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This report displays the rate per thousand of children in Vermont who were found to be victims of abuse or neglect in the form of a 16-year trend line. The data are important because abuse and neglect can lead to many devastating physical and mental conditions for children, such as cognitive delay, depression, drug abuse and death (Building Bright Futures, 2015). Vermont is also experiencing more cases of neglect and abuse related to opiate addiction, as part of a nationwide opiate epidemic (CDC, 2015).

In this report victim of abuse and neglect was defined as a child or youth for whom the State of Vermont determined at least one maltreatment was found to be substantiated or indicated. A disposition of ‘substantiated,’ ‘indicated,’ or ‘alternative’ response victim was assigned to the case.

This report uses data from The National Child Abuse and Neglect Data System (NCANDS), provided by the Vermont Department for Children and Families, Family Services Division. NCANDS is a federal data collection system that gathers data from all 50 states on allegations and outcomes for child abuse and neglect. NCANDS was established in 1988 and the data is used to examine patterns of child abuse and neglect, including in an annual report to Congress. In Vermont, NCANDS data is sent to a central office from 12 Agency of Human Services Districts covering all regions of the state. The data is then compiled and shared with the federal government. NCANDS data is organized by the calendar year (January to December for a given year).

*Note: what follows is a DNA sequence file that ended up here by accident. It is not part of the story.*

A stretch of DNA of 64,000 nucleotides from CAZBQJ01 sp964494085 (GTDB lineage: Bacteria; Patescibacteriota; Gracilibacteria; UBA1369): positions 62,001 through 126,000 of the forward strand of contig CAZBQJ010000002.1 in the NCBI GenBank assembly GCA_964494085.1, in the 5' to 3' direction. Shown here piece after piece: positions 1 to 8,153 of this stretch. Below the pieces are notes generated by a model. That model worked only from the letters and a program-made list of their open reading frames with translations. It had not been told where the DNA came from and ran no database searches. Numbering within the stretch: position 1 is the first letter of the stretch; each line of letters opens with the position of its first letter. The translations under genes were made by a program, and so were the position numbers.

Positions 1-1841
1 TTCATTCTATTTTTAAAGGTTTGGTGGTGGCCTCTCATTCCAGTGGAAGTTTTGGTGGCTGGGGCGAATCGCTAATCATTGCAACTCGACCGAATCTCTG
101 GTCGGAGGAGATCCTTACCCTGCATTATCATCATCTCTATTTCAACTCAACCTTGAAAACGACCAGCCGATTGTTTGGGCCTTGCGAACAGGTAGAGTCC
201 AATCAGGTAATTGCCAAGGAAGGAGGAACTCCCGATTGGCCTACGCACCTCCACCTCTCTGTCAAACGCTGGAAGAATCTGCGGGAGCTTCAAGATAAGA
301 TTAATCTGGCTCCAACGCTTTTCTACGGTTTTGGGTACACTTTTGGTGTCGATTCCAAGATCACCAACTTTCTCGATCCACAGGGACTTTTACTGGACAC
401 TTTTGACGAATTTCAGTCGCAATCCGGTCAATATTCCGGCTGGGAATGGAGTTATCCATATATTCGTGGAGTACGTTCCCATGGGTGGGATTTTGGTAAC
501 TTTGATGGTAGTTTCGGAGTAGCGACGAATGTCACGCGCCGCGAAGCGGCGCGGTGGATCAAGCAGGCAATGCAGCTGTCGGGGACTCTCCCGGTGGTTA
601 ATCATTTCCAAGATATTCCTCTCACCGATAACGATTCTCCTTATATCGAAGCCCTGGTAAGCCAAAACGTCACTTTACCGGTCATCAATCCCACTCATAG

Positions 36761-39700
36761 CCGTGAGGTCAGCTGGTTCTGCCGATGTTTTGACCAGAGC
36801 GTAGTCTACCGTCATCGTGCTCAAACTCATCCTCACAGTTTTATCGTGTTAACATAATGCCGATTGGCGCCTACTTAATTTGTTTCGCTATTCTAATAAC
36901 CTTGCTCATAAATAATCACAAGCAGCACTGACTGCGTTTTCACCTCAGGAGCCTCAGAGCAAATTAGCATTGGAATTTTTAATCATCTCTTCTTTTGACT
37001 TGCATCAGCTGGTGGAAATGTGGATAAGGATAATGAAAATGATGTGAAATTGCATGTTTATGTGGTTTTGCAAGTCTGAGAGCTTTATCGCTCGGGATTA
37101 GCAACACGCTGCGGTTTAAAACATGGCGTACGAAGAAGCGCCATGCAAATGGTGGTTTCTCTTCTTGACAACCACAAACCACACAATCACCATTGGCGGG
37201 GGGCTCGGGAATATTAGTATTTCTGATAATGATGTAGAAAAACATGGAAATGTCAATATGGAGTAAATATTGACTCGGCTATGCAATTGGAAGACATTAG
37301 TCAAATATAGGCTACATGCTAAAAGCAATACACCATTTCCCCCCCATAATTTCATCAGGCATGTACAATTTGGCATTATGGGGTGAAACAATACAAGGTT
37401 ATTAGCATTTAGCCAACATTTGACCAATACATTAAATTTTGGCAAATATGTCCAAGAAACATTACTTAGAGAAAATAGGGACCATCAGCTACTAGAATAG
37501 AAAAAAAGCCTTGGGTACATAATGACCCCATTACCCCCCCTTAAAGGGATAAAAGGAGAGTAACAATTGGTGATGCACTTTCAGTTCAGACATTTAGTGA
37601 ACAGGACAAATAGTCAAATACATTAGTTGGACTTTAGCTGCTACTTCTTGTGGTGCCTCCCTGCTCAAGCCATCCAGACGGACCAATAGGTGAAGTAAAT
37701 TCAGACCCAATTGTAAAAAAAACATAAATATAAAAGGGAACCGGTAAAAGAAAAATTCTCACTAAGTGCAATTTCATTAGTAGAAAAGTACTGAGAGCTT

This report also uses population estimate data provided by The Vermont Department of Health, Agency of Human Services. These population estimates are made in conjunction with the US Census Bureau and The National Center for Health Statistics (NCHS). They also provide more fine-grained estimation than is available from the Census Bureau’s yearly population estimates. Specifically, they provide estimates by single year of age and gender, as well as by AHS District.

Additionally, up to 2008, the only available response to an accepted report of child abuse or neglect in Vermont was a child abuse investigation. In 2008, the Vermont legislature amended Title 33, Chapter 49 which implemented a differential response and allowed a “child abuse assessment” as an alternative response to reports of child maltreatment. The differential response allows the Department for Children and Families to respond differently to reports based on factors such as the type and severity of the alleged maltreatment, the number of previous reports, and the family’s willingness to engage in services to reduce risk.

Child abuse and neglect rates were calculated using the following formula:

([Child Abuse and Neglect Count (17-Years Old and Under) for Year] / [Population Count/Estimate (17-Years Old and Under) for Year]) * 1,000

Up to 2008, the only available response to an accepted report of child abuse or neglect in Vermont was a child abuse investigation. In 2008, the Vermont legislature amended Title 33, Chapter 49 which implemented a differential response and allowed a ‘child abuse assessment’ as an alternative response to reports of child maltreatment. The differential response allows the Department for Children and Families to respond differently to reports based on factors such as the type and severity of the alleged maltreatment, the number of previous reports, and the family’s willingness to engage in services to reduce risk.